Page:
The Return (again) of the Thin White Duke.
David Bowie, The Olympia Theatre, 9th August, 1997.
The Olympia was packed, a song came on the PA - "Ch-ch-changes"
, the crowd roared, the crowd sang along, the song finished and the man
himself appeared with an acoustic guitar and started singing
"Quicksand" with nothing else but his guitar.
The crowd was entranced, the applause was rapturous. The man was
brilliant, he told stories, he sang songs, he played guitar and sax.
"Changes" is the most prophetic song he's written and it
describes the gig perfectly. Bowie played songs from each era. He
played "the Man Who Sold the World", "Fame",
"Fashion", "Hello Spaceboy" and "Little
Wonder" and a shit load more. He played an hour and a half long
set, followed by an hour long encore.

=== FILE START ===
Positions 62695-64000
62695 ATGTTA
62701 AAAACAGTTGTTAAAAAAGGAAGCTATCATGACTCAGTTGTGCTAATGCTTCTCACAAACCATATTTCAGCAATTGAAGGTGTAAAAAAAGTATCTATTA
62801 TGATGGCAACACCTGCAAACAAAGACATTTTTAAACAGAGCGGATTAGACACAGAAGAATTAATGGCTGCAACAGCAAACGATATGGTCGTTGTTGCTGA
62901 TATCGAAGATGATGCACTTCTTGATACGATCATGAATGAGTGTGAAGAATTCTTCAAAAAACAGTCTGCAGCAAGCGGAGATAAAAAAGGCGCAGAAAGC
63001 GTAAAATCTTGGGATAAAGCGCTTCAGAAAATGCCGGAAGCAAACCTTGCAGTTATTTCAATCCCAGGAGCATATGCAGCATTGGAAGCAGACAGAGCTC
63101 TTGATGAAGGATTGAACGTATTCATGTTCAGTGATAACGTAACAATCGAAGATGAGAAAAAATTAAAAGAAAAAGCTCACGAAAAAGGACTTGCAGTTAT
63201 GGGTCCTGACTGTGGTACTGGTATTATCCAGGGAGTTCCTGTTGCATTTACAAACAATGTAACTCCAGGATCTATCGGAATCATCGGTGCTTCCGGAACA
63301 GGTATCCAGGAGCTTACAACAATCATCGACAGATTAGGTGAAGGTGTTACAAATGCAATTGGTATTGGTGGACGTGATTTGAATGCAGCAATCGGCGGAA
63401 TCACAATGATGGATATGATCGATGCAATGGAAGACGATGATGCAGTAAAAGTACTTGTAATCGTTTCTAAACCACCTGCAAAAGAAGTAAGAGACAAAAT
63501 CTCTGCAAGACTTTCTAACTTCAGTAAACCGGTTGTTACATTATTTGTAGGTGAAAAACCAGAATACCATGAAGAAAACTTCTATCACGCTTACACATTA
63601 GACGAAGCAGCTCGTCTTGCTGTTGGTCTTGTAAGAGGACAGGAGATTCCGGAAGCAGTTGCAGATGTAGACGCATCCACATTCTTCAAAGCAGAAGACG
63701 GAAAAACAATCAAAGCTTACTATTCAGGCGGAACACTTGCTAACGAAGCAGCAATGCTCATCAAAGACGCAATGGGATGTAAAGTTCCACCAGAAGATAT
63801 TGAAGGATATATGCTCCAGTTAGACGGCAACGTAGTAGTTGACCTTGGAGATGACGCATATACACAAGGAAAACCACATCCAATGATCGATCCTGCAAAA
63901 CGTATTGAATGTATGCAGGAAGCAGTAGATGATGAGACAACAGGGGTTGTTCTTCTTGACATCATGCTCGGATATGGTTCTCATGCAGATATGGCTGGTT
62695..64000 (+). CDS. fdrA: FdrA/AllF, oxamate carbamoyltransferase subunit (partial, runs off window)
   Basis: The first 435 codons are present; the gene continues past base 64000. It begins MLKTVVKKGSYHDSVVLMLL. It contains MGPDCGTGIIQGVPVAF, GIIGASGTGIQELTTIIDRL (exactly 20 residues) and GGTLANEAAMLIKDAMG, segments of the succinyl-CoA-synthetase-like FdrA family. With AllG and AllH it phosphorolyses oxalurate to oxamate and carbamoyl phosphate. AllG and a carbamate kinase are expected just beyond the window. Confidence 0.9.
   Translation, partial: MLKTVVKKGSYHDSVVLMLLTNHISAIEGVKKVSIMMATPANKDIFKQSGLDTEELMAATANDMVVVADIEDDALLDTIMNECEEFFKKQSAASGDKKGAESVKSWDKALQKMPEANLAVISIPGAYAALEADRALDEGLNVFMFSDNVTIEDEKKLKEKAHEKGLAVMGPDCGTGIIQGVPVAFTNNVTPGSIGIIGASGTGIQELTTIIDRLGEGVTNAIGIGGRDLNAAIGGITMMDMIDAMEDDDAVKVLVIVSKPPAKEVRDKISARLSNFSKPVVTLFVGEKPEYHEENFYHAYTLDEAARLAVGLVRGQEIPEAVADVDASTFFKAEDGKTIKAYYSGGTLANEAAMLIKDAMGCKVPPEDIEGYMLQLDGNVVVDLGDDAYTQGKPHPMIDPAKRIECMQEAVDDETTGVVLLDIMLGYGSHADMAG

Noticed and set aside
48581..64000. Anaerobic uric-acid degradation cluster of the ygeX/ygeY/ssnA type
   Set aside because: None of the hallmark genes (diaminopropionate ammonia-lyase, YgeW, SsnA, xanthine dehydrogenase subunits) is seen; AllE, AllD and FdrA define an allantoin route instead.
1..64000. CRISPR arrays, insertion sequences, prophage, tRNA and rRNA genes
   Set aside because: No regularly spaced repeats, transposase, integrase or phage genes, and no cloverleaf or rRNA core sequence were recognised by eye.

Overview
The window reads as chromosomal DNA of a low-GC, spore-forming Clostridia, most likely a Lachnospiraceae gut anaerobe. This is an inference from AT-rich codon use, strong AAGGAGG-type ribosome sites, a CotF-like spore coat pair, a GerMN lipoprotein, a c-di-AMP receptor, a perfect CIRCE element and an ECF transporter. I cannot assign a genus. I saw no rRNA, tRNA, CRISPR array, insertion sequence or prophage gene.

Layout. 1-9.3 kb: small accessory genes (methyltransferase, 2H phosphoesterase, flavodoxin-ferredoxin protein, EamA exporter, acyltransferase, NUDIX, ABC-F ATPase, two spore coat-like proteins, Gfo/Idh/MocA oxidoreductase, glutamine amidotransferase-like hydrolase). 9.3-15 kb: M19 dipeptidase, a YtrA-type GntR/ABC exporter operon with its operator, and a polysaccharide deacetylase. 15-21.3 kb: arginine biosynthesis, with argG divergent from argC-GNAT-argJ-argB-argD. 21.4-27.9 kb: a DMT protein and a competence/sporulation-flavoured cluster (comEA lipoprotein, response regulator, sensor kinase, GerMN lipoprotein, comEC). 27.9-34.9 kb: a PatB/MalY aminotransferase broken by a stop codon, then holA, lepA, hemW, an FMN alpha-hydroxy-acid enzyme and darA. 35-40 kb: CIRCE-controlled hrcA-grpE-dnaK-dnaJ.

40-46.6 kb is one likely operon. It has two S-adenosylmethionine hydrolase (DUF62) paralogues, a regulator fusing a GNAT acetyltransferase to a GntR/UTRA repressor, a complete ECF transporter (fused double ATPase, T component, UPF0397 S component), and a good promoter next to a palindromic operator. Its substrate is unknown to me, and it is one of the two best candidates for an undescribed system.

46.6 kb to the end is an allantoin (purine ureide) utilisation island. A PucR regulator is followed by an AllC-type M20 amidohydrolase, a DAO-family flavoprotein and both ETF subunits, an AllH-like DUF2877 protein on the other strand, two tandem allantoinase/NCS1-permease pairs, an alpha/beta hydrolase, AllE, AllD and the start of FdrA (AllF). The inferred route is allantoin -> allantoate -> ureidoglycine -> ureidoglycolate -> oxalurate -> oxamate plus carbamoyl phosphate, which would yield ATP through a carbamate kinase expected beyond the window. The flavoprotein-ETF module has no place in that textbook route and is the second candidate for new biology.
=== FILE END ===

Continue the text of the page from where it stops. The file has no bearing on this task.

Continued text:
The band were the perfect compliment to the man who is one of the best
performers in the world. There was no limit to the styles that they
used to try and keep up with rock musicís chameleon. Songs would start
off with a mellow trancey sound, or a drum n' bass rhythm and finish up
in an industrial barrage of guitars.
The stage set was low key, but amazing. Films played on a canvas
backdrop, the band's faces appeared on balloons and there were two huge
dancing eyeballs behind the drum-kit, one green and one blue.
It is almost impossible to believe that this man is nearly 51 years old.
By the end of his second 2 1/2 hour set in two days, there was no strain
in his voice, no sign of tiredness in his posture, while many in the
audience were ready to drop.
There has been some discussion as to whether the encore was a
disappointment or not, featuring as it did long techno work-outs and
experiments. The point is that Bowie is not a musician who is going to
please every-body all of the time.
Over a thirty or so year career, he has accumulated such a diverse
collection of style that there is no way anyone likes everything. He
has become an uncompromising musician who plays what he likes, and even
if you donít particularly like it all, youíve got to respect him.
Without doubt, the gig of the year (except possible for his gig the
by Donnacha DeLong